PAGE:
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Assange lands in native Australia after pleading guilty in US court – ABC News

The WikiLeaks founder arrived on Wednesday in his native Australia.

By Kevin Shalvey and Guy Davies

Julian Assange arrived on Wednesday in his native Australia, with the WikiLeaks founder stepping off the plane in Canberra and hugging his wife, Stella.

“Touchdown!” WikiLeaks said on social media. “After enduring nearly 14 years of arbitrary detention in the UK, 5 years in maximum security prison, for his groundbreaking publishing work with WikiLeaks, Julian Assange has arrived home on Australian soil.”

WikiLeaks founder Julian Assange hugs his wife, Stella Assange, after arriving at Canberra Airport in Canberra on June 26, 2024.
William West/AFP via Getty Images

Assange waved to a gathered crowd as he walked along the tarmac. He paused and offered a double thumbs up before entering a terminal building.

Assange had pleaded guilty to a single felony in a U.S. court in the Northern Mariana Islands on Wednesday and left a free man.

The plane carrying WikiLeaks founder Julian Assange arrives at Canberra Airport in Canberra on June 26, 2024, after Assange pleaded guilty at a U.S. court in Saipan to a single count of conspiracy to obtain and disseminate US national defence information.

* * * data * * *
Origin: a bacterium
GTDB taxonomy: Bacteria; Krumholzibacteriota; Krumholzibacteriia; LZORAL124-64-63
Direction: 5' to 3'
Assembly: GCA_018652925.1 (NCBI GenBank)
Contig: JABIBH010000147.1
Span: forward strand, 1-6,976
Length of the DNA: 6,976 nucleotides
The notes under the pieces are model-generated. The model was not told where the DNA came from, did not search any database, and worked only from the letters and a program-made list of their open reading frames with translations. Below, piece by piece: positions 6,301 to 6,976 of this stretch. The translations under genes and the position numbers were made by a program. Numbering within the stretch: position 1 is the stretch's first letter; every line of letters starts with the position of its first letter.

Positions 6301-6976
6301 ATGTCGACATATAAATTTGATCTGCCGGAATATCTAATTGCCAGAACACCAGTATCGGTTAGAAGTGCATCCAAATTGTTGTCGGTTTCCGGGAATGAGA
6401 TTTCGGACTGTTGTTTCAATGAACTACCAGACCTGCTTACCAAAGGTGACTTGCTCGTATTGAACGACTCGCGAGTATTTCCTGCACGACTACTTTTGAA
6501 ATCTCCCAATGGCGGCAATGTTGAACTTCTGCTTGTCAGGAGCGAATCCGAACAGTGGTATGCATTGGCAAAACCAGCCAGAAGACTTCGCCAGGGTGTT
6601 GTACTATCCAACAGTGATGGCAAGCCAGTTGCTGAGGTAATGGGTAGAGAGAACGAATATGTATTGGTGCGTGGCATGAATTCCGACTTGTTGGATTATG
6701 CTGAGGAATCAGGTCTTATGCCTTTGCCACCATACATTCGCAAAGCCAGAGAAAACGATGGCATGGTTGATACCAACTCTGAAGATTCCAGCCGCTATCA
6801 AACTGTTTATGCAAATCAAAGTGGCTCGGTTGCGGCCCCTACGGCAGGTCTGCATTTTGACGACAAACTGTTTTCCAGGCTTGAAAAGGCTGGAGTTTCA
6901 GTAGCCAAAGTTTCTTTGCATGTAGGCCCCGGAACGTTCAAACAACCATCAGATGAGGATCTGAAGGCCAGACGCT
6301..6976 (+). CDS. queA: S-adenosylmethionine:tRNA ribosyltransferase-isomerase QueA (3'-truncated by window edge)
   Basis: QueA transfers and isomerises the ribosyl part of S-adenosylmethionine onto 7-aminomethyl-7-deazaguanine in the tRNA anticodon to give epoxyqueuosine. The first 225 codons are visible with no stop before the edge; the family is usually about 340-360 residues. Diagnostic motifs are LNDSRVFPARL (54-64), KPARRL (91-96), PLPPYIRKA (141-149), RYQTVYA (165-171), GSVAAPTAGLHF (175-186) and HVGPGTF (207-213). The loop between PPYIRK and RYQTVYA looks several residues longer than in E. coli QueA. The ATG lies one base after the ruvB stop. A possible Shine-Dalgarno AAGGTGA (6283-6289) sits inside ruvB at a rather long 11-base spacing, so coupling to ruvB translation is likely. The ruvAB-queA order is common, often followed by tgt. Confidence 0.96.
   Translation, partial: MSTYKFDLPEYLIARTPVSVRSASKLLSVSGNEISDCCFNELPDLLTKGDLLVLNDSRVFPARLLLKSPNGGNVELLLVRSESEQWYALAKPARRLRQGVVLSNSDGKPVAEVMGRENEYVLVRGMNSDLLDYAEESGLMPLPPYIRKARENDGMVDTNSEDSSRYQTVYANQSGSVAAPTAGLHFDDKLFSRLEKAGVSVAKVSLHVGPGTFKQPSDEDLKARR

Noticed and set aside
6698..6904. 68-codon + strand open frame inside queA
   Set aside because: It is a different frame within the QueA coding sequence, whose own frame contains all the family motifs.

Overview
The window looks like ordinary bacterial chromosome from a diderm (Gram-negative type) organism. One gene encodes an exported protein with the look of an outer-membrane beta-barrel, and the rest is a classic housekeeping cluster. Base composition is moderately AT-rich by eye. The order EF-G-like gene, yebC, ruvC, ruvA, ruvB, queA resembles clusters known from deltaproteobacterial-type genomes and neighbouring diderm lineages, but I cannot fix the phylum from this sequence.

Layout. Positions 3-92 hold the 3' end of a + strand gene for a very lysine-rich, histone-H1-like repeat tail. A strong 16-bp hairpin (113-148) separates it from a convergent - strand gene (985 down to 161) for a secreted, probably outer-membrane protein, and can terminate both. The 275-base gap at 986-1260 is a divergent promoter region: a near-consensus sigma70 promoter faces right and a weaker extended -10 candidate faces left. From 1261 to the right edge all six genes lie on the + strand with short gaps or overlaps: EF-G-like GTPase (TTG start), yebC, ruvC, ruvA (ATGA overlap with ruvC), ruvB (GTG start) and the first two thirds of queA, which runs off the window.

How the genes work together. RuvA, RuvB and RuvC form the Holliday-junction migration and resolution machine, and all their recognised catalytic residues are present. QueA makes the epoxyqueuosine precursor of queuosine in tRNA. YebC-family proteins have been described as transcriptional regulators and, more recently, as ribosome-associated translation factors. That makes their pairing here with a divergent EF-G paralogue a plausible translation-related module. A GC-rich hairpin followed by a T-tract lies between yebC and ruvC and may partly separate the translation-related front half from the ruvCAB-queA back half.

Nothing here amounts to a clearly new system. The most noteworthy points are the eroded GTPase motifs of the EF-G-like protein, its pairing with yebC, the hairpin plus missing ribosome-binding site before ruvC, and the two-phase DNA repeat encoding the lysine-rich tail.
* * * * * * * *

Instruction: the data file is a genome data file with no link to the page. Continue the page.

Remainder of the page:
David Gray/AFP via Getty Images

Assange’s release follows a yearslong fight by the U.S. government to extradite him from the United Kingdom on charges related to documents published by WikiLeaks in 2010.

U.S. prosecutors had accused Assange of conspiring with Chelsea Manning, who, as an intelligence analyst in the U.S. Army, leaked to Assange hundreds of thousands of classified documents, including about 250,000 U.S. Department of State cables.

The Justice Department said Monday it had reached an agreement with Assange to plead guilty to a single felony count of conspiring to unlawfully obtain and disseminate classified information.

This handout photo courtesy of the WikiLeaks X and posted on June 26, 2024 shows WikiLeaks founder Julian Assange talking to his wife, Stella, while on his way in a private jet to Canberra after leaving Saipan in the Northern Mariana Islands.
WikiLeaks/AFP via Getty Images

Anthony Albanese, the Australian prime minister, who had advocated for the charges to be dropped, said in a statement on Wednesday that he’d spoken with Assange, welcoming him home during a phone call.

Albanese also thanked the United States and United Kingdom for making Assange’s return possible.

“As Prime Minister, I have been clear — regardless of what you think of his activities, Mr. Assange’s case had dragged on for too long,” he said. “I have clearly and consistently — at every opportunity and at every level — advocated for Mr Assange’s case to be concluded.”

ABC News’ Alexander Mallin, Patrick Reevell, Meredith Deliso and Britt Clennett contributed to this report.

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